Six months after California began licensing growing and selling marijuana, Gov. Jerry Brown on July 3 appointed the first members of a new Cannabis Control Appeals Panel to consider objections from those denied permits or those facing penalties for violating regulations.
The governor gets to name three of the five members of the panel and appointed county prosecutor Sabrina D. Ashjian of Fresno, college lecturer Diandra Bremond of Los Angeles, and a staff attorney for the governor, Adrian Carpenter of Plumas Lake.
The other two appointments will be made by the Senate Rules Committee and the speaker of the Assembly.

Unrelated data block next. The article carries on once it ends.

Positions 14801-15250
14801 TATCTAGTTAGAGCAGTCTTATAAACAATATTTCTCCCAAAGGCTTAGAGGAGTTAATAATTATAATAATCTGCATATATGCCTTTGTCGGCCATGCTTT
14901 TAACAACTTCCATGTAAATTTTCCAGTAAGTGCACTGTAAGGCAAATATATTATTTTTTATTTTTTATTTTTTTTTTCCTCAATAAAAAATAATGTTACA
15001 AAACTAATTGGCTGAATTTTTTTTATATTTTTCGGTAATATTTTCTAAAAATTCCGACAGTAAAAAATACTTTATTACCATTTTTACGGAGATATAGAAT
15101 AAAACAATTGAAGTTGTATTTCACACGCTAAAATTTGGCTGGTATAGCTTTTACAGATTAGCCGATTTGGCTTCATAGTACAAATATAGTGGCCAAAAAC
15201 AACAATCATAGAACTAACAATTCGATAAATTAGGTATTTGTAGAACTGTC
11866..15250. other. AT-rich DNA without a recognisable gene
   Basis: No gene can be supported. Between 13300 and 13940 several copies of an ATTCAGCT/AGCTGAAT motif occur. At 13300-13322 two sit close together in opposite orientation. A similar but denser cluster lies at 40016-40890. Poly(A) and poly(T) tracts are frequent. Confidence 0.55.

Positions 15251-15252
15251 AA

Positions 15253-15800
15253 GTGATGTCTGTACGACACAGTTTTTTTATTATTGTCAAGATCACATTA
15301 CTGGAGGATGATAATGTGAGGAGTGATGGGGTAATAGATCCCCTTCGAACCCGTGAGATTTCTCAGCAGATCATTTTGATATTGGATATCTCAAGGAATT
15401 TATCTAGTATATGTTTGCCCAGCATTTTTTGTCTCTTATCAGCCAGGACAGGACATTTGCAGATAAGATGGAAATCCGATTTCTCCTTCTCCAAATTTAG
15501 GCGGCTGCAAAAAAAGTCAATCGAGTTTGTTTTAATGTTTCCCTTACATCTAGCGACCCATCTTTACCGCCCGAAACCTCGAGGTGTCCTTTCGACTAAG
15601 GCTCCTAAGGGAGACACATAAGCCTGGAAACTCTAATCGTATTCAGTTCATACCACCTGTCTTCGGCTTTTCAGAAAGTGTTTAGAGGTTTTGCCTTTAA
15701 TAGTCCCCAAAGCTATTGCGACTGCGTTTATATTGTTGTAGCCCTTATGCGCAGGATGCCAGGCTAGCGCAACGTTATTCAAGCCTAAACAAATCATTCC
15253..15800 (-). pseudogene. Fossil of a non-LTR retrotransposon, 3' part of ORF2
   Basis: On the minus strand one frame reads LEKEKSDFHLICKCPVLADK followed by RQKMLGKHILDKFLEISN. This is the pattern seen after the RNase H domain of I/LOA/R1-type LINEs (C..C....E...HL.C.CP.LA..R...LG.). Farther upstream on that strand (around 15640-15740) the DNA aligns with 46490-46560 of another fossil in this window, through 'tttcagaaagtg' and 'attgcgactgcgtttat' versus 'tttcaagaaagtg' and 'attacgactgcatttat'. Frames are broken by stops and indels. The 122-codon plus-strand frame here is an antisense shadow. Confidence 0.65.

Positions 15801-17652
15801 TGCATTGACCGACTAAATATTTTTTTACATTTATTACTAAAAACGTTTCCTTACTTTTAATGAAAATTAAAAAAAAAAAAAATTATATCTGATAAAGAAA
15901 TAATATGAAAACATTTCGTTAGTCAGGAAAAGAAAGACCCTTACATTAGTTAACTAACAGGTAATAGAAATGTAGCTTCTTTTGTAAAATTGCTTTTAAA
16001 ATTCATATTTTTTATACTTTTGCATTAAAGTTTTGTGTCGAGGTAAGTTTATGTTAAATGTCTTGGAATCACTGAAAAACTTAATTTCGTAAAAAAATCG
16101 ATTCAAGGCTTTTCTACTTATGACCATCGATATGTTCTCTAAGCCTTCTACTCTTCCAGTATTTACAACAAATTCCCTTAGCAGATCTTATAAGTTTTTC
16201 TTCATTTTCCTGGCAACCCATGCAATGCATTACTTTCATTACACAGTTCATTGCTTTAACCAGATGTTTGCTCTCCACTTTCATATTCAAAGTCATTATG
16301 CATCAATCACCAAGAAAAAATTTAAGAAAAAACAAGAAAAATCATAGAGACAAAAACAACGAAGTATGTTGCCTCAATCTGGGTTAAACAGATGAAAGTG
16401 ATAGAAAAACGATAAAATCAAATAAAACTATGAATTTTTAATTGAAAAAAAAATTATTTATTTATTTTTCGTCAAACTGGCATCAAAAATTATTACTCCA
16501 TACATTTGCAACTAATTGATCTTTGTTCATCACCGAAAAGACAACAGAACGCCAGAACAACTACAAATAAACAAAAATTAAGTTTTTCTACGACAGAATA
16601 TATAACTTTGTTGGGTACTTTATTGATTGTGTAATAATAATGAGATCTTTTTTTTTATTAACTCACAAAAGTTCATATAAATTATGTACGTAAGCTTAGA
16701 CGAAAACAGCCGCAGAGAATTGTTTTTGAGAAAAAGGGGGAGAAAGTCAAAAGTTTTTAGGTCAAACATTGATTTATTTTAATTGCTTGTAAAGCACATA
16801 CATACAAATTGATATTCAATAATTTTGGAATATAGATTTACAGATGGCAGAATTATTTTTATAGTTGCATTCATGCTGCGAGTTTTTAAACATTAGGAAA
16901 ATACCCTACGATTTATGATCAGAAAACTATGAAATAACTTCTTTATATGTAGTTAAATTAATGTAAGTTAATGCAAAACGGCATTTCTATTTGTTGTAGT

Starting Sunday, all marijuana sold in California by state-licensed firms will be required to undergo new testing for quality and toxins, but retailers warn they’ll face financial hardship because they will have to destroy tens of millions of dollars’ worth of untested product still on their shelves.
The United Cannabis Business Assn. led 128 cannabis businesses and advocacy groups in petitioning Gov. Jerry Brown on Friday to indefinitely extend the period for selling marijuana products that do not meet the new testing standards to avoid forcing some licensed firms out of business.
“This really is the destruction of the whole supply chain,” said Jerred Kiloh, president of the assocication, which represents 76 pot retailers in Los Angeles and Orange counties.